Real Estate

More lenders rejecting POAs in real estate deals

By Staff

A rise in fraud is behind the stiffer rules some lenders are imposing on buyers using a power of attorney for real estate transactions, says Toronto real estate lawyer Sarita Samaroo-Tsaktsiris.

Powers of attorney (POA) in real estate transactions are typically used where a party can’t be present to sign documents because they have a health issue or are not in the jurisdiction at the time of closing, she tells

But financial institutions have become increasingly cautious in today’s competitive climate, and will often reject a POA outright or wait to finalize the transaction when the person can provide an original signature, Samaroo-Tsaktsiris explains.

“If people give their lender advanced notice they’ll be out of the country for closing and need their spouse or child to sign on their behalf, lenders may make an exception, but in most cases, the trend has changed to where that isn’t even allowed,” she says.

It’s prudent for the mortgagor to consult with the mortgage advisor to ensure that the power of attorney can be used, advises Samaroo-Tsaktsiris, principal of SST Law Professional Corporation.

“Typically, the banking institutions want to review the document through their legal departments to ensure that it meets their requirements for a valid power of attorney,” she says.

Samaroo-Tsaktsiris says her client was forced to make a hasty trip back to Toronto from Vietnam recently when the lender rejected the power of attorney he arranged for a purchase transaction.

“Even though the power of attorney was prepared and executed properly,” she says, pointing out that purchasers can save themselves grief by understanding the conditions of their mortgage commitments and properly notifying their mortgage advisor of their intention not to be present at the time of signing.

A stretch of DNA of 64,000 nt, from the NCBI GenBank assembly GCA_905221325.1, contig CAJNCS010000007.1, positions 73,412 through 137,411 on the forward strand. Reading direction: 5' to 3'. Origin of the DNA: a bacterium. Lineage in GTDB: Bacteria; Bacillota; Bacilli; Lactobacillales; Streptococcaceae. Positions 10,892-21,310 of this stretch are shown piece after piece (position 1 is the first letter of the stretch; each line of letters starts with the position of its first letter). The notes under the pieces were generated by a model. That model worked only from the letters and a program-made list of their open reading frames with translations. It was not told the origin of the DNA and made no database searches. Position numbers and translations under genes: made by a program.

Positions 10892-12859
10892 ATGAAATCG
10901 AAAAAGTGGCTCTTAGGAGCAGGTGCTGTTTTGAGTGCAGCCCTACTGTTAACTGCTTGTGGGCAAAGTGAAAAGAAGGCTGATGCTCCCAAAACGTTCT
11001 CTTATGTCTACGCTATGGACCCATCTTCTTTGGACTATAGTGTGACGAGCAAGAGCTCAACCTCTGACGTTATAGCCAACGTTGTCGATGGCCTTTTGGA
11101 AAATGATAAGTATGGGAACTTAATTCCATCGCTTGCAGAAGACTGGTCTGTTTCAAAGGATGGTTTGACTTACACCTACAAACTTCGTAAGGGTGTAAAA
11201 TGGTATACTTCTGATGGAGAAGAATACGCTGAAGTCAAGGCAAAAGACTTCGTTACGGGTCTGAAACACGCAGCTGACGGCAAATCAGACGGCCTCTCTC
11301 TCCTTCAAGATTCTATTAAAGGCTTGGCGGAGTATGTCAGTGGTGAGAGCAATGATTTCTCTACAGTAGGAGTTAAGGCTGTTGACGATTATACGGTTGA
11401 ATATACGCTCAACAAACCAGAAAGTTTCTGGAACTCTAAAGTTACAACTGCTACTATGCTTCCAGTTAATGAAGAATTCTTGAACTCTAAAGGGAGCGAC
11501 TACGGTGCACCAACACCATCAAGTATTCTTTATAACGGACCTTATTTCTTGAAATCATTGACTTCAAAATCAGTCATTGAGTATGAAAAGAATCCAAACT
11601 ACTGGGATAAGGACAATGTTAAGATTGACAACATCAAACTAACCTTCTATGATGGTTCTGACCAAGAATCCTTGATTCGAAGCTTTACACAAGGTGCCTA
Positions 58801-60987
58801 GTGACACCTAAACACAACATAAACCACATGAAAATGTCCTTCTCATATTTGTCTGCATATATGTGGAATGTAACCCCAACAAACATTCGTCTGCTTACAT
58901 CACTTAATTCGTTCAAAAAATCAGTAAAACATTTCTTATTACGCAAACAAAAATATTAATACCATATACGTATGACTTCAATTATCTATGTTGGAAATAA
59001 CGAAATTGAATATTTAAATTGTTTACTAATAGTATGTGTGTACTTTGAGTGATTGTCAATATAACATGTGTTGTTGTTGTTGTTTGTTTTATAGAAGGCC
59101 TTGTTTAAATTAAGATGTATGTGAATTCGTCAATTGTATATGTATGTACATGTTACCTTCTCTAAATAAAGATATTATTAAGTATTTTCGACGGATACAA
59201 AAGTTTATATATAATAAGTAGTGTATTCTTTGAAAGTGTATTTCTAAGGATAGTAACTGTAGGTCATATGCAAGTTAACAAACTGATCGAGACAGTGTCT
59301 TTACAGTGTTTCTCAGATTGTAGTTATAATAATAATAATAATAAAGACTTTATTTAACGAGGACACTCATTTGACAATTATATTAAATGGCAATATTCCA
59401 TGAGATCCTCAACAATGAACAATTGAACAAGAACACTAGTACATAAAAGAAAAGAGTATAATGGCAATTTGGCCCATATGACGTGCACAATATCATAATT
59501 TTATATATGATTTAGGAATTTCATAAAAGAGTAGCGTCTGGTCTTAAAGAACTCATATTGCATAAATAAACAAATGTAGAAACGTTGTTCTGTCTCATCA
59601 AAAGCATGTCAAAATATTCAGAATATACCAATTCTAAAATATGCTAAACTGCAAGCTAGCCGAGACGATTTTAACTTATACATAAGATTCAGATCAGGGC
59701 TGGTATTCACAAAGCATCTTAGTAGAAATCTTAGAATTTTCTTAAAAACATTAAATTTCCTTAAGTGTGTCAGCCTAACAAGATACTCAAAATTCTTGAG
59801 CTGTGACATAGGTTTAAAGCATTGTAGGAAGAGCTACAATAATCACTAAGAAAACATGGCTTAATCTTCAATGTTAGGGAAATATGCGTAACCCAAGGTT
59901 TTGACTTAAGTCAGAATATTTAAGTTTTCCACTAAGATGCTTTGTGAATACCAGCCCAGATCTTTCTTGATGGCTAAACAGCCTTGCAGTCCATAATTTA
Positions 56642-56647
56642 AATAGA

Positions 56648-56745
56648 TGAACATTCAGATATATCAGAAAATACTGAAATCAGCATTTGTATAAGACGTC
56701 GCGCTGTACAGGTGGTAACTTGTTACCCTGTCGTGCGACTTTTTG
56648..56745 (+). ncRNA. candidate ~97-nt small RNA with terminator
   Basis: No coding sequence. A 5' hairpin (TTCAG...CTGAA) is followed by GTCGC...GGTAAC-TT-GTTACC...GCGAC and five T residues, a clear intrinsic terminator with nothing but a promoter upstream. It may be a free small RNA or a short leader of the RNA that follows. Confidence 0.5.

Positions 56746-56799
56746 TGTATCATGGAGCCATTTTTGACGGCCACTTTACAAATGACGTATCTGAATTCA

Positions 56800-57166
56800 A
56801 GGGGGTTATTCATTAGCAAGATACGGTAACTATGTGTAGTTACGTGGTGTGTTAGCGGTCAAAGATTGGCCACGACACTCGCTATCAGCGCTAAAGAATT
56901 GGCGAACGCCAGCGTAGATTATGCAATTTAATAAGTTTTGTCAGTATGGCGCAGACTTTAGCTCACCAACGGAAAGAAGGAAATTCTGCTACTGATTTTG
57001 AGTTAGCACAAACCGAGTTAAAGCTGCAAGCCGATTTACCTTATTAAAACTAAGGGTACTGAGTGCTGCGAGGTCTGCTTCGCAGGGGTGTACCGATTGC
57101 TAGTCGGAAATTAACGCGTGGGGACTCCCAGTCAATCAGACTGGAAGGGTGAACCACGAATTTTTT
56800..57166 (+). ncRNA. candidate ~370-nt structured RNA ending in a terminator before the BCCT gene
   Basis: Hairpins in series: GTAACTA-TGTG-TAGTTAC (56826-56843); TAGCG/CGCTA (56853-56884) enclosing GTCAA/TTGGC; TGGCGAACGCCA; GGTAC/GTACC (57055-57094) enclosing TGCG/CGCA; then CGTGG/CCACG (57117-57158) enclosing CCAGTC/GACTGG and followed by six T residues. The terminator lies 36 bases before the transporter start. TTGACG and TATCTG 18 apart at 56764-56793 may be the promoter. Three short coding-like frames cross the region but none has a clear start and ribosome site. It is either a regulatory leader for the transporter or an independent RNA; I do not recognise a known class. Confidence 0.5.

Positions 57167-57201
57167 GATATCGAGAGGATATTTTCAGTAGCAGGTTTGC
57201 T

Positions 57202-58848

In these types of cases, the lender can either cancel the mortgage outright or they can wait until the person returns before completing the transaction, Samaroo-Tsaktsiris points out.

“In our case, we were able to proceed with the transaction when the party returned to the country, but it’s not a given you’ll be able to do that if a lender is concerned that there may be any indication of fraud,” she says.

Cautiousness on the part of lenders is justified, given cases involving bad actors fraudulently mortgaging properties or transferring titles, Samaroo-Tsaktsiris says, pointing to the case of Reviczky v Meleknia, 2007 OSC 56494 (CanLII), which involved a fraudster acting through a fake power of attorney to sell a house.

Samaroo-Tsaktsiris says another case from a few years ago involving father and son real estate agents demonstrates how easily scams can be perpetrated using fabricated legal documents.

At a seminar with our title insurer, a scenario was described where the son and father shared the same name, and when the son found out his father wasn’t planning on leaving him any assets in his estate, he refinanced all of his father’s properties and absconded with the funds,” she explains.

The Law Society of Upper Canada’s guidelines on powers of attorney in real estate transactions are aimed at reducing the instances of fraud, Samaroo-Tsaktsiris explains.

“Lawyers have to be very cautious because it’s very easy for someone to say here’s the power of attorney, but lenders want to ensure that lawyers don’t get duped by unscrupulous people,” she says.

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